The Eagle is often called the King of Birds, and therefore it is of him that we ought to speak first. Very likely you have often seen eagles in the Zoological Gardens, and, if so, you know what noble looking birds they are. But they seem very sad in their prison-houses, to which no kindness can ever attach them. They are formed to soar boldly to the top of some lonely mountain height, and there dwell far from the abode of men. And to chain them down upon a stunted branch, within reach of all who like to go and gaze upon them, seems treating them unworthily. One can almost fancy that they show by their sullen, brooding attitude, and sparkling eyes, how much they feel themselves degraded and out of place. I cannot tell you that the Eagle is of any real service to man, but every one who has been out amongst the mountains, reckons it a fine sight if he can catch a glimpse of one or more of these noble birds soaring in the air. Eagles are found in every country where there are mountains. In Ireland, and sometimes in England and Scotland, the large golden eagle is found, and is a very fine bird. In America there is an eagle called the Bird of Washington, which is so large that its wings spread out from seven to ten feet. The body of the bird is not so very much larger than a goose; but, as this eagle can fly as many as 140 miles in an hour, it wants very large strong wings to bear it onwards. The North American Indians—you have heard of them, have you not?—fine handsome looking men they are, though copper-coloured; and in former times before Columbus first found out America, the whole of that vast continent belonged to the Indians and had no other inhabitants;—well, these men have a great feeling of reverence for the eagle. They admire him very much, because he is bold, active, watchful, and patient in bearing with want. All these qualities the Indians value in men, and they say the eagle is noble above all birds because he possesses them. But for all that they kill him, and will watch for days to get a chance of shooting their prize. And they think his feathers the very finest ornament they can wear, and on grand occasions the chiefs deck themselves with eagles' plumes as a sign of their rank. These feathers are also used by them in making arrows. For the feathers of the eagle do not get spoiled by wet or pressure, as those of other birds would do, but always remain firm and strong.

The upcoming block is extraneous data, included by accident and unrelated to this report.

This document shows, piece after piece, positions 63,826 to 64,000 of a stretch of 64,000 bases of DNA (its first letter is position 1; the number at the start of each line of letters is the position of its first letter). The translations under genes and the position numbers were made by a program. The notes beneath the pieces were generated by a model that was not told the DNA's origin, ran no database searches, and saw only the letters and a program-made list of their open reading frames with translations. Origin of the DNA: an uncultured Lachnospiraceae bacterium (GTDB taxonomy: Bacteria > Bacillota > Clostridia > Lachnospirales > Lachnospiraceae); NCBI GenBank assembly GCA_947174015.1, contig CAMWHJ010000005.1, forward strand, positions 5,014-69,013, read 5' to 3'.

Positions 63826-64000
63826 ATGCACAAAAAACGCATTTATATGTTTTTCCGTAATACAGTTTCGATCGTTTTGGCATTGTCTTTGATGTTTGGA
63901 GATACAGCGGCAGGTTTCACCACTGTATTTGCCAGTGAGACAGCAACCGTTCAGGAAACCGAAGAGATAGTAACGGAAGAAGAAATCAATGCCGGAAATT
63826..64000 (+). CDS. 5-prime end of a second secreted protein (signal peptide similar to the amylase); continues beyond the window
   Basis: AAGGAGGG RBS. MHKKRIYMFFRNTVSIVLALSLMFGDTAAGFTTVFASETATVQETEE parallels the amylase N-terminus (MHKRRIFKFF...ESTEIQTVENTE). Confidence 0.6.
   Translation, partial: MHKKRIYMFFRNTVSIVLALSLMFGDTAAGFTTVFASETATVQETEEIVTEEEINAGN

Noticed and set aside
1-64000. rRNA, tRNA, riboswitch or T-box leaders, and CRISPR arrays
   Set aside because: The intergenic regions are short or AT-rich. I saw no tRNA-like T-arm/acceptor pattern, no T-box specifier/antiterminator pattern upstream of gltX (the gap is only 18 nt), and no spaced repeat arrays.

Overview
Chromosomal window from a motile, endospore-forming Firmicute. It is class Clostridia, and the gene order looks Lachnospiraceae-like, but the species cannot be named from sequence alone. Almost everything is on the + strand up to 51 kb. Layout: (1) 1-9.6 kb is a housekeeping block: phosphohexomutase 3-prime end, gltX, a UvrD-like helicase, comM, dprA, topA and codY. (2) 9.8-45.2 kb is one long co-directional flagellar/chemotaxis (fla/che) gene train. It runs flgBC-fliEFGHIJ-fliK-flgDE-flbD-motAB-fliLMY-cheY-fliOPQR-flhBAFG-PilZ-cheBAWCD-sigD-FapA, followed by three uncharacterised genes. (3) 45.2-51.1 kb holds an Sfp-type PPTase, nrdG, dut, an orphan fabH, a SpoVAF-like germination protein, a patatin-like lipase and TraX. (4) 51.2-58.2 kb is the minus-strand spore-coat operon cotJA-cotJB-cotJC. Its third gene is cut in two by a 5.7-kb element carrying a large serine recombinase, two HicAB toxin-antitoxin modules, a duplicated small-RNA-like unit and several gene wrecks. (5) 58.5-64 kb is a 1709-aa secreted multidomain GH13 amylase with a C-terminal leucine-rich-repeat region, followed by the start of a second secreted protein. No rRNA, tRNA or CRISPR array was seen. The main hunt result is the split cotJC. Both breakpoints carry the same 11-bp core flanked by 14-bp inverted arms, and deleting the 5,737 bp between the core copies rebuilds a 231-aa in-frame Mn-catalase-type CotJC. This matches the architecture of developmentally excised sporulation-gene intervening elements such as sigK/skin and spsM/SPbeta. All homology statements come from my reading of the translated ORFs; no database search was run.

Another eagle is called the Erne, White-tailed, or Sea Eagle. These birds live near the sea-shore, and feed upon fish. Their sight is so piercing that they can mark a fish swimming far below them as they hover over the water, and, pouncing down, will strike their strong talons into it, and steer themselves and their prey ashore by their great outspread wings. The African Eagle is said to be very generous in his disposition, and certainly deserves to be called kingly. Although he will not allow any large bird to dwell in peace too near him, yet he never harms the little warblers who flutter round his nest....